In September 2007, Washington Sen. Patty Murray joined Sen. Edward Kennedy in sending letters to the Centers for Disease Control, the Food and Drug Administration and the Department of Labor calling for more regulations on the chemical.

“I am deeply concerned that we are not doing enough to protect workers and consumers from the serious health risks posed by exposure to diacetyl,” Murray said in a statement. Murray heads the Senate’s Health, Education, Labor and Pensions’ Subcommittee on Employment and Workplace Safety. “We can’t continue to allow Americans to risk exposure to this deadly chemical with no safety standard, no protection, and little information from the federal agencies charged with protecting consumers and assuring a safe workplace.”

A few weeks after their letters were sent, the U.S. House of Representatives passed the Popcorn Workers Lung Disease Prevention Act. The Senate took no action on the bill.

Then late last year, Schneider, recognized as one of the nation’s leading journalists on the subject, published the results of a test the P-I conducted showing that restaurant kitchen workers, as well as the regular homemaker, could be in danger due to diacetyl’s ubiquity in cooking oils and sprays. Then in September 2008, two more U.S. senators — Missouri’s Claire McCaskill and Ohio’s Sherrod Brown — joined Murray and Kennedy.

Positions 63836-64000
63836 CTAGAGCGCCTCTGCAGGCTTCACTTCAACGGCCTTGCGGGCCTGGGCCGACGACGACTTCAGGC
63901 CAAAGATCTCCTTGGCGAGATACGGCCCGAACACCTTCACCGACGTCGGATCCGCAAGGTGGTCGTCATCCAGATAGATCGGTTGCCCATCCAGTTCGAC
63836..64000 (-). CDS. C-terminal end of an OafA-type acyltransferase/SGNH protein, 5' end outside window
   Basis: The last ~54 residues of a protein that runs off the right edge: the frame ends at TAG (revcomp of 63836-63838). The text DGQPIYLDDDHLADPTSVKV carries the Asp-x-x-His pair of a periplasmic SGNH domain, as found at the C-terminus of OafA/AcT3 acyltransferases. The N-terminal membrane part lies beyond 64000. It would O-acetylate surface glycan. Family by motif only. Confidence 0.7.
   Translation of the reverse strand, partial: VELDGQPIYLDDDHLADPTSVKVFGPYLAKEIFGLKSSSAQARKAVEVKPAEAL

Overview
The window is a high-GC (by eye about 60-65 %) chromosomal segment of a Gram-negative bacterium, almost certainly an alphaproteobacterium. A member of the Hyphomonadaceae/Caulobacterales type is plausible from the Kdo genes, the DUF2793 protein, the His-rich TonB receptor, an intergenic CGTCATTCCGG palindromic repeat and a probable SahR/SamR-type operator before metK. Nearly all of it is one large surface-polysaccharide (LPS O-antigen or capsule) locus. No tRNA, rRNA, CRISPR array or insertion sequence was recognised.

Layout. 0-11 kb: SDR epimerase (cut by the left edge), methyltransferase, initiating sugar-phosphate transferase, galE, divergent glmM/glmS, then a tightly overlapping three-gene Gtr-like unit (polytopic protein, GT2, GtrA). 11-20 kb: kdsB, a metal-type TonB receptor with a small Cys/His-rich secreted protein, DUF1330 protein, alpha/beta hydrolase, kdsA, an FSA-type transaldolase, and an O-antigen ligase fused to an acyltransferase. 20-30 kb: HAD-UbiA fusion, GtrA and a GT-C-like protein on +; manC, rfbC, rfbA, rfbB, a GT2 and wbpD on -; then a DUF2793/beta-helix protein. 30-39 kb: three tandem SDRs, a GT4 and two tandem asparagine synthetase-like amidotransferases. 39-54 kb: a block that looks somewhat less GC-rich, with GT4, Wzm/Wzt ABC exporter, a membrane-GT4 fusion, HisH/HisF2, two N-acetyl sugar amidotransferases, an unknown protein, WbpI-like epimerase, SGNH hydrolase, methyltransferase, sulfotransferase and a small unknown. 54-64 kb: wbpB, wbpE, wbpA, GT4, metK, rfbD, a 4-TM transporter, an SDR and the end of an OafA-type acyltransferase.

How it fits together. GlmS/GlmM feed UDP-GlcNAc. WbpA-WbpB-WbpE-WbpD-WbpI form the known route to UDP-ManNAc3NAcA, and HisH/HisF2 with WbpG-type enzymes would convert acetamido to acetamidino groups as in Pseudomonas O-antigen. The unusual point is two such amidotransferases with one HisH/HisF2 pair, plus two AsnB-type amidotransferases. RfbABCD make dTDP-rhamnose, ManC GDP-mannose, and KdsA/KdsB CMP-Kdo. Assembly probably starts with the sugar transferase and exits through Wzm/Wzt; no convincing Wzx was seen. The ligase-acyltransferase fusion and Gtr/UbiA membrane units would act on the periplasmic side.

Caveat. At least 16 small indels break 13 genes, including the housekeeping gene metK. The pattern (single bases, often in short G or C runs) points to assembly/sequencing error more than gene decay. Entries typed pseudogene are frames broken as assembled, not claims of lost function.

ConAgra spokeswoman Stephanie Childs says she is unable to comment on any pending lawsuits or the risk diacetyl poses to consumers. Childs did say that diacetyl was pulled from ConAgra’s microwavable popcorn in October 2007, but this was in response to new OSHA workplace standards as well as the risk workers faced when handling large quantities of diacetyl. Many other manufacturers of foods that contain diacetyl have not gone as far, citing an FDA ruling that the chemical, which is not required to be listed on any dietary label, is “Generally Regarded as Safe.”

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About The Author

Nicholas Deshais

Nicholas Deshais is the Editor of the Inlander, where he oversees the entire editorial operation and supervises news coverage. He was a staff writer for the paper from 2008-12, and has worked for various news outlets, including Portland’s newsweekly Willamette Week, the Spokesman-Review, Northwest Public Broadcasting...